Evidence that disgust evolved to protect from risk of disease

Val Curtis, Robert Aunger, Tamer Rabie

Abstract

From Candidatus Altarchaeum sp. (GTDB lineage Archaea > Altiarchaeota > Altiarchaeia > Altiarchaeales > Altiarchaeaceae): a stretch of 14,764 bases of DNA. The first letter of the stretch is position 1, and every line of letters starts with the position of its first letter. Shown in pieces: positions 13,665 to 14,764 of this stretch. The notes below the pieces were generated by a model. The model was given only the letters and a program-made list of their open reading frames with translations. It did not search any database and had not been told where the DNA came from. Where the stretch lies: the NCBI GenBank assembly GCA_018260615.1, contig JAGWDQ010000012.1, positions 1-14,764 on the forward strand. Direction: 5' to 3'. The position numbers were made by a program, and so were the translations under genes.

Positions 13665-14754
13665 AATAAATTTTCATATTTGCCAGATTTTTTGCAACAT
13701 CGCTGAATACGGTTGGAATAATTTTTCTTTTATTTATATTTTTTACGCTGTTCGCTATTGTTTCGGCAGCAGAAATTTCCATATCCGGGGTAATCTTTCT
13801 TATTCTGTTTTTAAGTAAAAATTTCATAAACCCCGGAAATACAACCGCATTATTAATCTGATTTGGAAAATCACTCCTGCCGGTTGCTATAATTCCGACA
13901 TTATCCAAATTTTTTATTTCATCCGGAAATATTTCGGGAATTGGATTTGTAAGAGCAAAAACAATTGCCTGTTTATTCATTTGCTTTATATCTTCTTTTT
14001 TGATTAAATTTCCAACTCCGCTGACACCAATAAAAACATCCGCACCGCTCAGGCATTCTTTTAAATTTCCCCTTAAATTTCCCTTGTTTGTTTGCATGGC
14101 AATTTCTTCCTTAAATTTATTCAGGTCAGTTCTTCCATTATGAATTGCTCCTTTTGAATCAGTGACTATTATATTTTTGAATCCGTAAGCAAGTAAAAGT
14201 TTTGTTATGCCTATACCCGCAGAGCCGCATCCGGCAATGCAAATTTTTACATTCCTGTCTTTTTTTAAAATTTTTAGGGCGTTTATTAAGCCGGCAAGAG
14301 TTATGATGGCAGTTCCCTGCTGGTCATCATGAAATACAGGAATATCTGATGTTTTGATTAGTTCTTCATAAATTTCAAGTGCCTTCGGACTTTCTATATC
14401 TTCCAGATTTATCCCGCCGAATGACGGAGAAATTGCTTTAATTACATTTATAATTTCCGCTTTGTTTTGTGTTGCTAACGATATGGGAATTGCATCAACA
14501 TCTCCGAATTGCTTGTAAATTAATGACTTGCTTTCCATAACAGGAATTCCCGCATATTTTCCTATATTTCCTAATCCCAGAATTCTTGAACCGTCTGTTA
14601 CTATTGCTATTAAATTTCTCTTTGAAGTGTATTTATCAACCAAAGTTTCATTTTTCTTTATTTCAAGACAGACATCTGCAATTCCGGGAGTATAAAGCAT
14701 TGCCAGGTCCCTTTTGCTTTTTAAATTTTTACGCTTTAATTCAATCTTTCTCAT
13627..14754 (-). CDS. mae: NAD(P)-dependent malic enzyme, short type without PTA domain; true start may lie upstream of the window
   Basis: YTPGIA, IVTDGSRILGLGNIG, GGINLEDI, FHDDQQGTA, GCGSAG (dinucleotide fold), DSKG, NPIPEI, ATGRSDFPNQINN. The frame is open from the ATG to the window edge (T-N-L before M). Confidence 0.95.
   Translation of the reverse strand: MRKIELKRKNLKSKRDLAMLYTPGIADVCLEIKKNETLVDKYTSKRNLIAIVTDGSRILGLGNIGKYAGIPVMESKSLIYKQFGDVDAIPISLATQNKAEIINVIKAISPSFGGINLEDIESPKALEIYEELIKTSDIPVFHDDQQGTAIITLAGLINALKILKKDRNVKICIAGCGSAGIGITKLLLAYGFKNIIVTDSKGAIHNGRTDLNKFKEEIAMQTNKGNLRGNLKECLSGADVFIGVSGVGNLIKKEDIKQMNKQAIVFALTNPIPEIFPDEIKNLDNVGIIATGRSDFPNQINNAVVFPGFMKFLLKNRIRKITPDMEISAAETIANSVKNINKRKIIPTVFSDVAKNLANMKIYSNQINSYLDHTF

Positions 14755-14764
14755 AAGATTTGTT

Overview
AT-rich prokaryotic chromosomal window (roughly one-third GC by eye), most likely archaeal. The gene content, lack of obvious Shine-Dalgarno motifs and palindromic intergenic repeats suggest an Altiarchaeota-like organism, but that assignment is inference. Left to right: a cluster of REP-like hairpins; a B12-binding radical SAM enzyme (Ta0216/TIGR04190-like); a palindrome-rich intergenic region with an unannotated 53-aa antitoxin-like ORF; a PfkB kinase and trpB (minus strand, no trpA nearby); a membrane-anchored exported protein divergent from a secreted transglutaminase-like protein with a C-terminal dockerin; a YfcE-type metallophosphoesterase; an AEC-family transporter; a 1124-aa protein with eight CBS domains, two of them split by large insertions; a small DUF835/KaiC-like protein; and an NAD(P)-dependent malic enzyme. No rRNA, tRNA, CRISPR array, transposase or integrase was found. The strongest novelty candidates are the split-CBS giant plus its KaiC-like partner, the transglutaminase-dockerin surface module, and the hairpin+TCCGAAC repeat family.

Disgust is a powerful human emotion that has been little studied until recently. Current theories do not coherently explain the purpose of disgust, nor why a wide range of stimuli can provoke a similar emotional response. Over 40 000 individuals completed a web–based survey using photo stimuli. Images of objects holding a potential disease threat were reported as significantly more disgusting than similar images with little or no disease relevance. This pattern of response was found across all regions of the world. Females reported higher disgust sensitivity than males; there was a constant decline in disgust sensitivity over the life course; and the bodily fluids of strangers were found more disgusting than those of close relatives. These data provide evidence that the human disgust emotion may be an evolved response to objects in the environment that represent threats of infectious disease.